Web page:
Laughing gas around penguin poo sent scientists 'cuckoo' in Antarctica

Penguin poo drove us cuckoo! Laughing gas given off by large quantities of bird faeces had bizarre effect on scientists studying in Antarctica

  • Nitrous Oxide around king penguin faeces sent Antarctica scientists ‘cuckoo’ 
  • Professor Bo Elberling from the University of Copenhagen made the claims
  • He said his team started to ‘feel ill’ after studying the areas around the birds’ poo 

Researchers have been sent ‘cuckoo’ after spending hours examining the poo of Antarctica’s king penguin population.

The flightless birds’ poo reacts with the soil to produce nitrous oxide, which has a similar effect to laughing gas, according to Professor Bo Elberling, of the University of Copenhagen’s Department of Geosciences and Natural Resource Management. 

‘After nosing about in guano for several hours, one goes completely cuckoo. One begins to feel ill and get a headache,’ Prof. Elberling added.

His team have been studying colonies of king penguins on the Atlantic island of South Georgia – between South America and Antarctica.   

King penguins’ poo reacts with soil to produce nitrous oxide, which has a similar effect to laughing gas, according to Professor Bo Elberling, of the University of Copenhagen’s Department of Geosciences and Natural Resource Management (file image)

He added: ‘Penguin guano produces significantly high levels of nitrous oxide around their colonies.’  

Nitrous oxide is 300 times more polluting to the environment than carbon dioxide.

The gas is created when the penguin’s diet of krill and fish, which contains large amounts of nitrogen, is digested and released through the faeces.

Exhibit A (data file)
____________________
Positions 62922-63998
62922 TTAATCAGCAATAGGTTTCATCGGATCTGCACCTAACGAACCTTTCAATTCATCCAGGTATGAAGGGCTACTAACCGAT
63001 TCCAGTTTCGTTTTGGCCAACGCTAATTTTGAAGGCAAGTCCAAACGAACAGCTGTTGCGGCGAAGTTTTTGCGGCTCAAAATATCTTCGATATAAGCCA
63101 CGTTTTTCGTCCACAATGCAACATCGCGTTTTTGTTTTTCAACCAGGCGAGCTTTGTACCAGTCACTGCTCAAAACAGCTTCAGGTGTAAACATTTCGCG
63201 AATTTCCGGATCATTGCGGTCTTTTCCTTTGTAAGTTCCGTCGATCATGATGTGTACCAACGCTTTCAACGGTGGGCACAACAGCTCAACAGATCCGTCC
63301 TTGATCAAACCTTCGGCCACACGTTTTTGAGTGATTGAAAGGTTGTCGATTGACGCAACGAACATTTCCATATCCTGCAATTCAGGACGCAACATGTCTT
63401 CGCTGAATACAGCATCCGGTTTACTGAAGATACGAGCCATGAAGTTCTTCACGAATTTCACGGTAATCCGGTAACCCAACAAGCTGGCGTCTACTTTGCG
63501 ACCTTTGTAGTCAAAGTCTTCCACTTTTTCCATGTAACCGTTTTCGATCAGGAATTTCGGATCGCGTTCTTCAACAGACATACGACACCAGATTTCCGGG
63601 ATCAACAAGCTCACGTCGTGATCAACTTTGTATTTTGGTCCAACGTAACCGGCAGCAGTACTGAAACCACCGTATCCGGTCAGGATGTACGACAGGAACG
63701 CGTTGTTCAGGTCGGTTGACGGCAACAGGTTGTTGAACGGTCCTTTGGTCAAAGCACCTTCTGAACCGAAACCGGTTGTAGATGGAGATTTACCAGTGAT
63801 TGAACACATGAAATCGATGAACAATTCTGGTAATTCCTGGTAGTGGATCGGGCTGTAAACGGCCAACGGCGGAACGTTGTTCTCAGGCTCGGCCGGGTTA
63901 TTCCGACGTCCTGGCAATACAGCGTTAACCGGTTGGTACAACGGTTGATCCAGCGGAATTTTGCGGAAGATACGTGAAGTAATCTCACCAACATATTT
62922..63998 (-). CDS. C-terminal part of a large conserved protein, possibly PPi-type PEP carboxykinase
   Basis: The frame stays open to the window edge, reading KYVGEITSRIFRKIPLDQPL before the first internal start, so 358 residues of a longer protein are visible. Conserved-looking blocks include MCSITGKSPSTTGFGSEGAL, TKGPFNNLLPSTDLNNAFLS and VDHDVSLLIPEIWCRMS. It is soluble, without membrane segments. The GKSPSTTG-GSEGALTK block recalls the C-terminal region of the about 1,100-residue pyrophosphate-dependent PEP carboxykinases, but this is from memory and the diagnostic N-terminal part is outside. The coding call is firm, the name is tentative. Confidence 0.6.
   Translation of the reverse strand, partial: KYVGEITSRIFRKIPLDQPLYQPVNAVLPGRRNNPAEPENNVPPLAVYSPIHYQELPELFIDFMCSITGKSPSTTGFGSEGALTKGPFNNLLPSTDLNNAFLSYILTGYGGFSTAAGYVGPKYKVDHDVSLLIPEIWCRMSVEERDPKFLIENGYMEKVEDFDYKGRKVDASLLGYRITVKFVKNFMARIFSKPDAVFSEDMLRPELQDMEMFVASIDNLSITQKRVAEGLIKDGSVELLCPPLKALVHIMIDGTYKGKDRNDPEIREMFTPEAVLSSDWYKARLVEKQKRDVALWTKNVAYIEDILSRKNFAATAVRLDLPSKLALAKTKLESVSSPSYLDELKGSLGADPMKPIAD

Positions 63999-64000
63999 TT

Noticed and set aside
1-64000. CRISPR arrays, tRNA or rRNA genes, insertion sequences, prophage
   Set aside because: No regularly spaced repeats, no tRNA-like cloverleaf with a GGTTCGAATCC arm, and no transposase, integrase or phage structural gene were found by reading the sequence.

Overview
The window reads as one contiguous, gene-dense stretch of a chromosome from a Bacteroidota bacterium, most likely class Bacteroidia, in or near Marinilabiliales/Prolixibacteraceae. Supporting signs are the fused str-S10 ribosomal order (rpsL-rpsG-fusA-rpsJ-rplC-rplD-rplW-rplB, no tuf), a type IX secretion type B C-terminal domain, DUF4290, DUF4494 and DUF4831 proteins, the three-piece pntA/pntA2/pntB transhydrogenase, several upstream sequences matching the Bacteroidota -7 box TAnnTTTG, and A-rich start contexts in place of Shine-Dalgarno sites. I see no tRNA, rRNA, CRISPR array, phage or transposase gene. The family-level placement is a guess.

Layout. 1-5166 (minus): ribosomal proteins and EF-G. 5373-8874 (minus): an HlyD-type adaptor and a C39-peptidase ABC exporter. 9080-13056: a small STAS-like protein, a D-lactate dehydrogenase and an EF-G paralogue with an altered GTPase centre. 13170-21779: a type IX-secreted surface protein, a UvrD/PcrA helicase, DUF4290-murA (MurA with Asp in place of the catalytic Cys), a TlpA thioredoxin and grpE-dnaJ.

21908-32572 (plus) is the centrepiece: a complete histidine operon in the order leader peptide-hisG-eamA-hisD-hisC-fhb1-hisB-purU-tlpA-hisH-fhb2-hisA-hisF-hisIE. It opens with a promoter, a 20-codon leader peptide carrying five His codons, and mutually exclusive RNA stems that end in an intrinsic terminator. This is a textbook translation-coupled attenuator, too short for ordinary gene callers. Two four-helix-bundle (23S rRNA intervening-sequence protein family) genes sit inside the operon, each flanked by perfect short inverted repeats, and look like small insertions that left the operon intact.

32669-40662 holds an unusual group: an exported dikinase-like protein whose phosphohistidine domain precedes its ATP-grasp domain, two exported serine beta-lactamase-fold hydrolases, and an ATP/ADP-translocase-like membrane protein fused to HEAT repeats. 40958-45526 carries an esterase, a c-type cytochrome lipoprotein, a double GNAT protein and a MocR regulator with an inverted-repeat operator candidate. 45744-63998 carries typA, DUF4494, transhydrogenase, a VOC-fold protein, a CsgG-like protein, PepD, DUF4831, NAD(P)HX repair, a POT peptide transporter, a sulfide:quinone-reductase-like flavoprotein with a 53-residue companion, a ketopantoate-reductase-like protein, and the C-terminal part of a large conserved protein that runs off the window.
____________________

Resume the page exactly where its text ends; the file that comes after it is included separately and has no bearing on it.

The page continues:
Soil bacteria then convert the nitrogen it into nitrous oxide, a greenhouse gas.

The emissions measure about 100 times more than a recently fertilised Danish field. 

The team have been studying colonies of king penguins on the Atlantic island of South Georgia (circled) – between South America and Antarctica

‘While nitrous oxide emissions in this case are not enough to impact Earth’s overall energy budget, our findings contribute to new knowledge about how penguin colonies affect the environment around them, which is interesting because colonies are generally becoming more and more widespread,’ Elberling said. 

The total population of king penguins in the world is thought to be 2.23 million pairs and rising.

WHAT DO WE KNOW ABOUT KING PENGUINS?

King penguins are the second largest of the penguin species, after the Emperor penguin.

They weigh, on average they, around 15kg (33lb) and are 95cm (3.1ft) tall.

Like many penguins, fully grown but unfledged chicks can appear to be larger than the adult birds. 

They were sometimes known as ‘woolly penguins’ by the early explorers and sealers, as the thick brown down of the juveniles looks like wool on sheep.

Some even thought they were a separate species, an impression strengthened by their complex breeding season. This means there are almost always chicks around at all times of the year.

King penguins have colourful feathers around their necks and heads. This makes them the brightest of all the species of penguin.

There is an estimated world population of between two million and breeding pairs and up to 3.2 million breeding pairs.

King penguins live on sub-Antarctic islands dotted around the continent, from about 46° to 55° South, where they form huge colonies on slopes with a nearby beach for access to the sea. 

King penguin colonies are occupied all the year round either by the chicks or the adults. 

Non-breeding birds may be found far from their home colony, particularly in the region of the Antarctic convergence 

Major colonies are found on Crozet, Prince Edward Island, Kerguelen Island, Heard Island, South Georgia and Macquarie Island.

There are significant size differences between the penguins of the different populations living on the different islands and there is evidence of genetic isolation, with little or no interbreeding, between colonies.

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